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I have two questions on semiconductors that I hope someone will be able to help me with.

  1. I have been told that a semiconductor is classed as N-Type when it's donor density is greater than its acceptor density and that it is classed as P-Type when its acceptor density is greater than it's donor density. So far so good, but I have also been taught that trivalent atoms are acceptors and pentavalent atoms are donors.

    This seems to conflict with the first part because if I introduce a trivalent atom into silicon then either the acceptor density is lower or silicon is the acceptor. Could someone clarify this for me please?

  2. So far I have only covered introducing impurities with 3 or 5 outer electrons into silicon with 4 outer electrons. If the impurity of the atom has 2 electrons in the outer shell rather than three in the case of p-type or 6 rather than 5 in the case of n-type does this emphasize the effect? Or does something else entirely happen?

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Non-organic semiconductors are used in crystalline form. The definition of a crystal is not that it looks like a gem, though that is a common result, it's that the constituent atoms are arranged in a regular pattern known as a lattice. A crystal of silicon forms a diamond-cubic lattice structure like this:

Wikipedia

If you look carefully (and understand that this is just one cell; it replicates on all sides) you'll notice that each atom has 4 bonds. Each bond involves one electron from each atom. In normal silicon, some electrons do dissociate from their parent atoms and leave holes behind (this is \$n_i\$, the intrisic carrier concentration). However, the normal pattern is for a bond to more-or-less permanently link an electron and a hole.

The reason that trivalent and pentavalent atoms are acceptors and donors is that this bond structure is maintained when impurities replace atoms in this lattice. If you add a trivalent atom to this structure, you still require four bonds but you only have three valence electrons to work with. This is an acceptor. Each trivalent acceptor atom (in a unit volume) increases \$N_A\$ by one. Silicon cannot be a donor because it only has four valence electrons; if it donates an electron to fill this bond then that leaves a hole on the silicon atom. If you add a pentavalent atom to the structure, four of its electrons will form bonds but the fifth cannot form a bond. It becomes a donor, and each pentavalent donor atom increases \$N_D\$ by one.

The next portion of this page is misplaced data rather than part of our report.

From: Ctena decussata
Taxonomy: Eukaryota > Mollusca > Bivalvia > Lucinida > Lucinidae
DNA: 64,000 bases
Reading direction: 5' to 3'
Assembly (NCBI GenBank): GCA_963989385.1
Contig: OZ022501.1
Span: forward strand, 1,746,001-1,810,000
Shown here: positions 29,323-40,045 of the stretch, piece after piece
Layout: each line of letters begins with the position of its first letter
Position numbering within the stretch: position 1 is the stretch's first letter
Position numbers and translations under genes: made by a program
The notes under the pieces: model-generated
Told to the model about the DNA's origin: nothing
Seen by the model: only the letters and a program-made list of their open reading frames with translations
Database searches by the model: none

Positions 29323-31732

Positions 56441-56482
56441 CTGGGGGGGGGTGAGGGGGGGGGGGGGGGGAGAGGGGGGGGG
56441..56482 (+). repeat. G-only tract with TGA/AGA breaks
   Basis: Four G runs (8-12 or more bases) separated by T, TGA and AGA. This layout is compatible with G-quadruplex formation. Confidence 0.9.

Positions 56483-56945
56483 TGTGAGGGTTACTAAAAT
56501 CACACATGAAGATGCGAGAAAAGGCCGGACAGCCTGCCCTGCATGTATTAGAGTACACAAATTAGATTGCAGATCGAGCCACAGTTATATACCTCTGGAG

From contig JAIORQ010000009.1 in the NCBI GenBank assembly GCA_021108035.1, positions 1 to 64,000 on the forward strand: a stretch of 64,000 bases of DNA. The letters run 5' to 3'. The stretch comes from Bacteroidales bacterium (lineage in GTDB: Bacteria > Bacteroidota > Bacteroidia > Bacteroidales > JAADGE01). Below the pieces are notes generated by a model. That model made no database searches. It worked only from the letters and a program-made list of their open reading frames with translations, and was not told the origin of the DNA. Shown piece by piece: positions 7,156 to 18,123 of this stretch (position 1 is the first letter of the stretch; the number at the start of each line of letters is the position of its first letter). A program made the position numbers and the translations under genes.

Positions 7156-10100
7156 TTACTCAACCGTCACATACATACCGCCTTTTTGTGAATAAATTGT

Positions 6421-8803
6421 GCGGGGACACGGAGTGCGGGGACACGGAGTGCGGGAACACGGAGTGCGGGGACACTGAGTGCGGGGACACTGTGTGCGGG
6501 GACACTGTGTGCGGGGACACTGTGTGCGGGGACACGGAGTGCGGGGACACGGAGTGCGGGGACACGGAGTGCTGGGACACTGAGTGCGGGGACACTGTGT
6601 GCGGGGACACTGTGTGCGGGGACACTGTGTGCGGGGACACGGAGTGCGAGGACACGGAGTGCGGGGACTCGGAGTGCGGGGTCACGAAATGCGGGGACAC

If you added an impurity with two or six valence electrons, the same thing would happen, but two electrons or two holes would be added per atom. However, this is more likely to cause a break in the crystal structure and isn't really very common in industry as far as I know.

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  • \$\begingroup\$ +1 Very good. I haven't heard either of 2- and 6-electron per atom impurities, and I would also say that one of the reasons is mechanical stability. \$\endgroup\$ – Telaclavo Apr 30 '12 at 17:01
  • \$\begingroup\$ @KevinVermeer, thanks that's a very clear explanation. I'm still unsure of the which is the donor and which is the acceptor, is the silicon always the acceptor or does this depend on the impurity. \$\endgroup\$ – DNN Apr 30 '12 at 18:15
  • \$\begingroup\$ @DNN - Donors and acceptors aren't one-and-one; you can add trivalent atoms to a crystal and it will have as many acceptors as trivalent atoms. There are no donors in the resulting crystal (at a first approximation). \$\endgroup\$ – Kevin Vermeer Apr 30 '12 at 18:24
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    \$\begingroup\$ @DNN The donor or acceptor is always the impurity. Never the silicon. \$\endgroup\$ – Telaclavo Apr 30 '12 at 23:17
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So far so good, but I have also been taught that trivalent atoms are acceptors and pentavalent atoms are donors.

I think the key thing here is that each nucleus has a set of available "states" for electrons available around it, whether the atom provides electrons to fill those states or not.

So a trivalent atom (like bismuth, IIRC) provides just as many possible states for electrons to take, but it doesn't provide as many electrons to fill them. That's what makes the column III atom an acceptor site.

Similarly, a pentavalent atom provides roughly the same set of states, but also provides extra electrons compared to a silicon atom. Since the energy levels of these extra electrons are relatively close to the conduction-band energy levels of the silicon crystal, its relatively easy for these "extra" electrons to get freed up from their nucleus and become conducting electrons in the crystal. And so we call the column V impurity a "donor" site.

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